Longtime fans of this site know what pleased me about that episode, of course.

Thursday, April 22, 2010

I HAVE TWO LITTLE GREEN MEN PROTECTING ME: Dan asks the proper question regarding Survivor: "completely brilliant or brilliantly stupid?" I'm going with the former, because we've seen in too many seasons how important getting this immediate result right can be for the endgame -- but part of it is just how much I enjoyed being blindsided like that, and I'd love to know how much of that was planned (and known by the participants in advance).
SOMEWHERE, HOOPER X IS ANGRY: Having probed alternate history with its exploration of the future of the Archie-Betty-Veronica love triangle, Archie Comics will introduce a gay character later this year. Of course, this is an apropos time to again remind you of the existence of Archie Meets the Punisher.
I WOULD SUGGEST THAT IF YOU WERE LITERALLY LIVING IN A POWDER KEG, THE LAST THING YOU SHOULD BE DOING IS GIVING OFF SPARKS, BUT THAT IS ME: Combine the Taiwanese Susan Boyle with Captain Kirk and the greatest pop song of the 20th Century and the results, predictably, are magical.

WHO MAKES STEVE GUTTENBERG A STAR? OK, I don't get Starz, so have missed out on Party Down, but just five minutes of the 4 episodes streaming online right now indicates that this is something I (and probably you) should be watching, if just for the sarcastic description of Ayn Rand as someone who "wrote books about how awesome awesome people are" and the true sign of affluence--owning Herbie: Fully Loaded on both Blu-Ray and DVD. Check it out.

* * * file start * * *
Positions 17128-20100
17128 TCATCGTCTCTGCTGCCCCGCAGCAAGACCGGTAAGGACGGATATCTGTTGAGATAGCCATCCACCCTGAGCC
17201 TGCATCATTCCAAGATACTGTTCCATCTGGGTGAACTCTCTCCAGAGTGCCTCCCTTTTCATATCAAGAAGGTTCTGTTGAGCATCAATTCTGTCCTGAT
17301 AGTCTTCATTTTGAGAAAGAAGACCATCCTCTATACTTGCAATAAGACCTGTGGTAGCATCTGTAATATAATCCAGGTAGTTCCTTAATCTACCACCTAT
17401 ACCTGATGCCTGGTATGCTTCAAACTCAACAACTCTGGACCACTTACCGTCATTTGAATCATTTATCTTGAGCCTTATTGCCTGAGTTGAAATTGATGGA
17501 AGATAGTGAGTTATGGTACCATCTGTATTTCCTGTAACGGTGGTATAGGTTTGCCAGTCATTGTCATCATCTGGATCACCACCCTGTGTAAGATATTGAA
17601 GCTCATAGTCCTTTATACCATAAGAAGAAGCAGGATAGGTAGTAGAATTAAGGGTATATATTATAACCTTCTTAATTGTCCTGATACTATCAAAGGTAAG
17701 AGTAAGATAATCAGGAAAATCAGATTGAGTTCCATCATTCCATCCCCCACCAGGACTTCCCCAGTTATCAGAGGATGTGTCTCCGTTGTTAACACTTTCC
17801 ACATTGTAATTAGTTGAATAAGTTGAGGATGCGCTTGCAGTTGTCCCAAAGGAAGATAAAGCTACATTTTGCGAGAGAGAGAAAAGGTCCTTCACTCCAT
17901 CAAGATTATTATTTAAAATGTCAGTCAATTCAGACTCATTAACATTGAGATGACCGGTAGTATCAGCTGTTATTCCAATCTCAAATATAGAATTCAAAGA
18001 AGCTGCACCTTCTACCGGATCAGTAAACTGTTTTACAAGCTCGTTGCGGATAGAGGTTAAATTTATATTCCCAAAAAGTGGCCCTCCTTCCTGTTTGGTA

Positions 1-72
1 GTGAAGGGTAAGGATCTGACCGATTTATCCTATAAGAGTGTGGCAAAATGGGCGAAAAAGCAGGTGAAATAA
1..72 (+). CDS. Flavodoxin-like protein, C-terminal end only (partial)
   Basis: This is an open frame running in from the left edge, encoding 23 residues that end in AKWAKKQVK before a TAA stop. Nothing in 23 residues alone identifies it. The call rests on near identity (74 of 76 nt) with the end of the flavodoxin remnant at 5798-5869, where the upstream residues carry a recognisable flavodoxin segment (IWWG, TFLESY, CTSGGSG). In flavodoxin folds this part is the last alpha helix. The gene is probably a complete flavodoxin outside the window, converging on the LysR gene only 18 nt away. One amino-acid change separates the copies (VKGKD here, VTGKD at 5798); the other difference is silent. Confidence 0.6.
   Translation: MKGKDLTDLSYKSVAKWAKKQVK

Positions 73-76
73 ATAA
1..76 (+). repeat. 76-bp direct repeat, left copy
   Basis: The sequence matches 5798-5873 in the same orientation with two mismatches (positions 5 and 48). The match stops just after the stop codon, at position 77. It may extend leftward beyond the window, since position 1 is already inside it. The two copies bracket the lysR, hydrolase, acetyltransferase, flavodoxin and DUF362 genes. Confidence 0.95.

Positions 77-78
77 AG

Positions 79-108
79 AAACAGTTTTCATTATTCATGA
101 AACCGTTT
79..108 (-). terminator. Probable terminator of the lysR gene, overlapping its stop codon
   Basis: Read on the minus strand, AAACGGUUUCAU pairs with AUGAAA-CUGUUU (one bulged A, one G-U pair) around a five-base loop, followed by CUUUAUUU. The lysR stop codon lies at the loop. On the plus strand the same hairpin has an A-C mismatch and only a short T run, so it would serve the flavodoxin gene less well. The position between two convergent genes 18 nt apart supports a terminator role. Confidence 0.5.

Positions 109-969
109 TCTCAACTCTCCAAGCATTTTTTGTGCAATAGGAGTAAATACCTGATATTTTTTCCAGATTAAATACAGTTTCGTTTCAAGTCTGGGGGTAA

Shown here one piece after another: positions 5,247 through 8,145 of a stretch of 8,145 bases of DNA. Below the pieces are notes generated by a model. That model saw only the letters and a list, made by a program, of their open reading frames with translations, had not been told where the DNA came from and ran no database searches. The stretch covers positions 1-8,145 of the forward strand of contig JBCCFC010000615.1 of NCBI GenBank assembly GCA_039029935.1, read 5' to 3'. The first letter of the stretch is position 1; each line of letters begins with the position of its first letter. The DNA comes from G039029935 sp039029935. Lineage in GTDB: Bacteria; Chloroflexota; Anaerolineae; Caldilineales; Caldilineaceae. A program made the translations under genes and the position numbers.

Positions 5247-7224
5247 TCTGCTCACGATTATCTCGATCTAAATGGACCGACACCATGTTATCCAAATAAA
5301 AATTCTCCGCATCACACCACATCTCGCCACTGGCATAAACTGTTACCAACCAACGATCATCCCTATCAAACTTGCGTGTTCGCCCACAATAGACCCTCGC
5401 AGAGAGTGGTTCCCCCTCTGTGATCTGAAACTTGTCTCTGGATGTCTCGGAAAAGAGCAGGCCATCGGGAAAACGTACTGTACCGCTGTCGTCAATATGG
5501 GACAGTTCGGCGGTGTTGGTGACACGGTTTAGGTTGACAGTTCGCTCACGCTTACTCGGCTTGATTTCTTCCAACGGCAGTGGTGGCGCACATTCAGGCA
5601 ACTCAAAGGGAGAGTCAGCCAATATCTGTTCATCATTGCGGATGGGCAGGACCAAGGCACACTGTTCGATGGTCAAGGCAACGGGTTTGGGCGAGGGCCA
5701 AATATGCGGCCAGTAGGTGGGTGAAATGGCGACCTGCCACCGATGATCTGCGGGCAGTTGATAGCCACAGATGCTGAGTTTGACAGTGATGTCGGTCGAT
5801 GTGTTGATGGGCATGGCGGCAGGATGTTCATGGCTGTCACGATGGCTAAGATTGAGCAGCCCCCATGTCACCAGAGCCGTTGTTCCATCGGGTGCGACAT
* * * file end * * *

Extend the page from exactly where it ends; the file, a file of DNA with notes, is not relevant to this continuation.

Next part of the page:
THE BASKETBALL QUADRUPLECAST: There's a bunch of interesting stuff in this press release about the NCAA's new TV contract for the Division I Basketball Tournament, but the two big things are:
  • Starting next year, rather than CBS's "flip from game to game" coverage, it seems all games will be shown in their entirety on four different networks--CBS, TBS, TNT, and TruTV (f/k/a/ CourtTV). Unclear on how exactly the games will be divided among the networks. Beginning in 2016, the Final Four will air in alternate years on CBS and TBS.
  • Next year's tourney will expand from 65 to 68 teams, I assume by adding a play-in game to the 3 other regions that no one will really care about.
SERGEANT, CAN YOU TELL US SOMETHING ABOUT HOW YOU HAPPENED TO GET THIS MEDAL? YOU MUST HAVE MOWED THEM DOWN: Via one of the researchers for The Pacific, archival footage of the real John Basilone meeting NYC Mayor Fiorello LaGuardia to pitch war bonds. (HT: Poniewozik.) I'm still one episode behind in my viewing, but feel free to discuss.

Wednesday, April 21, 2010

HE BELIEVES HE CAN FLY: Time for our decennial Fordham baseball highlight, and it's a good one. (Context here.)

In other baseball news, Halladay! 9 IP 5 H 0 R 1 BB 7 K in 113 pitches. Phils win 2-0, and Roy's ERA is a mere 0.82 with a 28:3 K:BB ratio after four winning starts. Wow.
$100 = TEN MOSQUITO NETS: Say what you will about American Idol, but what other show with its reach devotes two hours (almost) every year to the realities of global and American poverty and urges its viewers to give?

We'll talk about the results below the fold once they happen, and feel free to live-comment. But as Fienberg suggests, make a reasonable-sized contribution and you're morally clear to snark on the rest of the show as much as you want.
NOBODY PUTS DOWNEY IN A CORNER: And with more natural grace than Jennifer Grey ...